Most family genealogists gather up documents and file them in folders in a collapsible file box available at office supply stores. While this may be fine while you're working on a particular section of your family's genealogy, it's not good in the long term. Providing a good environment and storage conditions, as well as handling documents safely are critical to preserving them.
The materials used to make paper–paper components and inks–plus how it's made influence its long-term stability. The three enemies of paper are heat, dampness, and pollution. Don't store your genealogical documents, including photographs, in attics or basements or near water sources like washing machines or bathrooms. Think about what's in the room above, should you live in a multi-story house. Likewise, keep documents away from heat sources like radiators, fireplaces, and heat-producing appliances.
Store your documents dark, cool, relatively dry locations with about 35 percent relative humidity and a temperature below 72 degrees F. Maintaining steady temperature and relative humidity is preferable over conditions that cycle up and down–and it will be good for your fuel bill, too. Also, moisture tends to collect on outside walls, so find a closet on an inside wall. High humidity can lead to the development of foxing–small brown disfiguring spots in paper–or mold growth.
Light can be just as damaging to your documents. Keep documents and photographs in the dark as much as you can. Ultraviolet (UV) rays, mostly from sunlight and flourescent bulbs, are especially harmful to paper. Manuscripts, newsprint, and even photocopied documents are particularly susceptible to fading or yellowing from light.
We complain about air pollutants from car exhausts outside, but did you know your heating system, no matter how efficient, also causes pollution on the inside. And the better insulated your house is, the worse it can be. Make sure you change your heating unit filters regularly. Dust
can also work its way into paper and invite other pests such as such as silverfish, book lice and book worms, which can eat, soil and damage paper. Check your documents regularly for evidence of mice. Doing so will help reduce the threat of these pests. It's one thing for your documents to yellow. It's quite another when they're eaten and disappear all together.
In your search, you'll most likely begin to collect newspaper clippings. To keep them for the long term, copy them onto buffered paper. Ask about Xerox XXV Century Bond or an equivalent at your neighborhood copy shop.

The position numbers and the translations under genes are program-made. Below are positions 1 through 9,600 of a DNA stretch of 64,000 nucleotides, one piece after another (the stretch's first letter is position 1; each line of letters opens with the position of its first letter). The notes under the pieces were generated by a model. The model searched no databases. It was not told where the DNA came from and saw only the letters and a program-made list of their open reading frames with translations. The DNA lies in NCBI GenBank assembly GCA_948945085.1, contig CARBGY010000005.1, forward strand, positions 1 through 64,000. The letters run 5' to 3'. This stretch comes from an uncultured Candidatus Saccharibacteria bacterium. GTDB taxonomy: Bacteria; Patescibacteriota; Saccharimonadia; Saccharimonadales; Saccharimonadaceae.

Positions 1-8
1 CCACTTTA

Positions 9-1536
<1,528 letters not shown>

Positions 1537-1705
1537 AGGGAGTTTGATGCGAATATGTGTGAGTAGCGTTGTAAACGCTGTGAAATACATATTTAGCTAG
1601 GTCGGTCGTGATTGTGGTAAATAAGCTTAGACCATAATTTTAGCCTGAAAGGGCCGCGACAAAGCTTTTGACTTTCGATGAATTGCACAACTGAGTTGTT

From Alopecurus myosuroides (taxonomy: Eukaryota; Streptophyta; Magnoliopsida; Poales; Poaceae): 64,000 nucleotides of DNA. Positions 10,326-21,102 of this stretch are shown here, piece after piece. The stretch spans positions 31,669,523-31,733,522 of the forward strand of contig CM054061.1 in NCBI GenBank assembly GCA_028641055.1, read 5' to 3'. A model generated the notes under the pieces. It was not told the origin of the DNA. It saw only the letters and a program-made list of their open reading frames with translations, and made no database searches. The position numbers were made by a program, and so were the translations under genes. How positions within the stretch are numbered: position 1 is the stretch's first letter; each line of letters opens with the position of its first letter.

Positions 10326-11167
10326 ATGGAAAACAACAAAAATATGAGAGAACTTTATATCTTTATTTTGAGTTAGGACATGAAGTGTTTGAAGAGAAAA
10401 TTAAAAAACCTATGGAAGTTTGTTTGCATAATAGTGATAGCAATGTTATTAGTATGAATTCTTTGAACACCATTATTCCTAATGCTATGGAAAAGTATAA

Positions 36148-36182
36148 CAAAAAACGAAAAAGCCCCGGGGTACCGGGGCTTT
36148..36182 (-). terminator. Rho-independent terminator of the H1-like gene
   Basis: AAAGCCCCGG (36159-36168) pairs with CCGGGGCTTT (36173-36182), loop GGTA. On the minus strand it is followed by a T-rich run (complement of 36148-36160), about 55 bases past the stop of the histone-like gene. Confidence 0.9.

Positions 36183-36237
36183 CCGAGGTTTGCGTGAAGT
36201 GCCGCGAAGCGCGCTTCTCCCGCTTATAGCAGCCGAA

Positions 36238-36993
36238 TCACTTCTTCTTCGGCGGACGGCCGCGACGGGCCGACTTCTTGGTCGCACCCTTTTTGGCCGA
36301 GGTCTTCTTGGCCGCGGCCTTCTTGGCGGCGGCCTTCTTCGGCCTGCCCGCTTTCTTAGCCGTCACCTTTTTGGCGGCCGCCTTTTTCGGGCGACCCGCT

Prior to the mid-1800's, newspaper publishers printed their papers on paper made using cotton rag fiber which has survived in archives. But this was a time-consuming and expensive process, so by the 1880's most newspaper publishers began using paper produced using untreated ground wood fibers for more expensive rag content, and included additional substances to prevent discoloration and decrease porosity. But, at the same time, reactive agents within the paper, itself, speeded up its deterioration. Excessive moisture causes the impurities present in the newsprint to produce acids which weaken it. On the other hand, excessive heat and dryness contribute to the paper's brittleness. So it's a lose-lose situation.
Generally, it's best if you store your documents flat and unfolded in buffered folders. Folding and unfolding will produce creases and tears. If you can't find buffered folders, use a sheet of Xerox XXV Century Bond at the front and back of a regular manila folder.
Some of your documents may have old staples or old paperclips holding them together. If either has become rusty, slide a very thin piece of stiff plastic–like the kind used in most molded packaging–under the fastener on both sides of the document. Slide the paperclip off the plastic or use a thin knife to bend the ends of the staple up and pry it out. The plastic will protect the paper from abrasion and your tools. Do not use staple pullers.
Now that you have your documents safely stored, you want to make sure you don't touch them with your bare hands when you work with them, as the oils in your skin can stain the paper. Purchase a pair or two of thin white cotton gloves, the kind used by researchers looking through old books and manuscripts. Also, avoid eating and drinking while handling your documents. Have your cup of coffee or tea before or after. And always use pencils when working with your documents to avoid possible unremovable ink marks.
If a document becomes wet or moldy wet, dry it flat with warm circulating air. Using a hair dryer will often make it crinkle and buckle due to the uneven heat. To flatten a document, iron it between two pieces of Xerox XXV Century Bond paper using a cool iron.